Liquid acid whey for cows: In the trial of Pinchasov et al.9, 36 Friesian cows were divided into 2 groups. Control cows were fed the basal diet consisting of the concentrate and hay. The experimental cows received the basal diet plus the liquid acid whey. The crude protein content was 16.4, 12.4 and 13.54%, the ash content was 9.4, 12.0 and 15.2 and the nitrogen free extract content was 60.9, 42.6 and 79.6% for the concentrate hay and whey, respectively. Whey was provided three times a day. The average of pH for the fresh acid whey was 4. Fresh water was available at all times for all cows.

The studies have found that the overall mean for the concentration of the volatile fatty acids in the rumen was acetic acid 32.3 vs., 53.3, propionic acid 29.3 vs., 32.6 and butyric acid 13.3 vs., 9.6 mmol L–1 for whey vs., control, respectively. Obviously, whey addition significantly increased the ruminal butyric acid. The effect of the whey addition on 3.5% fat corrected milk yield (FCM) and concentrate intake could be illustrated in Fig. 1.

The researchers have suggested that the grains are very expensive, so the use of whey as a partial replacement is most economical.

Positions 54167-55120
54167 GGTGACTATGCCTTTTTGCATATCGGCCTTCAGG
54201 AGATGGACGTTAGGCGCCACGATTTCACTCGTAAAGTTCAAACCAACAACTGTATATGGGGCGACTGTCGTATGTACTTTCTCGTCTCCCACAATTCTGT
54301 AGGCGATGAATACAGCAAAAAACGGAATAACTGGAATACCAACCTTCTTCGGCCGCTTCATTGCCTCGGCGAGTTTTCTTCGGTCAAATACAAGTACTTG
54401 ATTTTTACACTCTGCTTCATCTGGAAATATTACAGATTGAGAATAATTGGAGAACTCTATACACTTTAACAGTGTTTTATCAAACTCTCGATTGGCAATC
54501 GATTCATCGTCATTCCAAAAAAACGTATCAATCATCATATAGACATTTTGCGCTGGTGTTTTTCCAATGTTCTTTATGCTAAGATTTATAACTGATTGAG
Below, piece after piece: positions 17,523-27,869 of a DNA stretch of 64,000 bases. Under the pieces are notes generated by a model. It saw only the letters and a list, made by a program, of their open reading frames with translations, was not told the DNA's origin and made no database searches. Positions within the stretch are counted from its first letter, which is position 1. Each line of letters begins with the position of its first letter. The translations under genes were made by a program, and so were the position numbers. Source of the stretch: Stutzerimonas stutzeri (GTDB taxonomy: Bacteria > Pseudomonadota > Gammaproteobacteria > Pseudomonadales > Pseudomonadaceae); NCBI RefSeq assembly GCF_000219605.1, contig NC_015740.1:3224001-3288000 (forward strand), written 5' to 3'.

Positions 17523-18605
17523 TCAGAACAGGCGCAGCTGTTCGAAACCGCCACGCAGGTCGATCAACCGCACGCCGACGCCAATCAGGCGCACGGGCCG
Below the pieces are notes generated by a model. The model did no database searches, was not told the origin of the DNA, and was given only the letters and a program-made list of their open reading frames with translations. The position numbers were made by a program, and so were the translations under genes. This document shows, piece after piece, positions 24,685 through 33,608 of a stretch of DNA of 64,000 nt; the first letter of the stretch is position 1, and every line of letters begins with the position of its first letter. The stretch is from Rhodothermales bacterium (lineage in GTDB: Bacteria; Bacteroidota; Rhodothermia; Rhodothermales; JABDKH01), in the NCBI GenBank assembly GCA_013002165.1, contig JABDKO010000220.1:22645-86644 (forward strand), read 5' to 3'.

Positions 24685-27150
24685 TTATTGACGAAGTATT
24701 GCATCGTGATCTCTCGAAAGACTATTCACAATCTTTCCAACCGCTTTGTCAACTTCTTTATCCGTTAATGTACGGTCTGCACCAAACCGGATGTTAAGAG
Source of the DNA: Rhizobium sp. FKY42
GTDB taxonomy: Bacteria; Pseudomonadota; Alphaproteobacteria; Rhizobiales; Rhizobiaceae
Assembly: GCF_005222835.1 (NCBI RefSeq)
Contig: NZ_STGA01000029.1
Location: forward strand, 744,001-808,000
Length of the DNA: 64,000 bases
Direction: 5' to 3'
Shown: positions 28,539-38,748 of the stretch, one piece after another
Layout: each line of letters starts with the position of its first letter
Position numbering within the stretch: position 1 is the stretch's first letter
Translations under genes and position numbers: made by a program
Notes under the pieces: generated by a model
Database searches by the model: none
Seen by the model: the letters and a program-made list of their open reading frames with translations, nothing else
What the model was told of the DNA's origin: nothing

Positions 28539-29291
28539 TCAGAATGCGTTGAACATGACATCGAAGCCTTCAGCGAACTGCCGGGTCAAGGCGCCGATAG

Sweet whey as water for lactating cattle: It is notable to report that by offering sweet whey as water to lactating cows at 12-20 L head–1 day–1, milk yield was significantly increased.

Figure 1(a-d): Whey addition during (a) 1-15, (b) 16-69, (c) 70-105 and (d) 106-147 days of parturition

This may be explained on the basis that the nutritive value of 1 t of whey equals to that of 71 kg of barely grains as measure from their energy and protein content1-4. However, the utilization of the liquid whey for cattle must be conditioned by: (a) Whey should be offered gradually (at the onset 20% whey and 80% water, then whey should be increased by 20% every 3 days), (b) Whey pH at farm gate must be 5.5-6 and it is not allowed to drop below pH 4, (c) Drinking basins should be corrosion resistant, (d) Total coli form counts must not exceed 30/100 mL, (e) Roughage must be provided to counteract diarrhea, (f) Whey must not be introduced over a few weeks and (g) Under warm temperature or far farm from cheese plant, liquid whey cannot be fed1,4,5.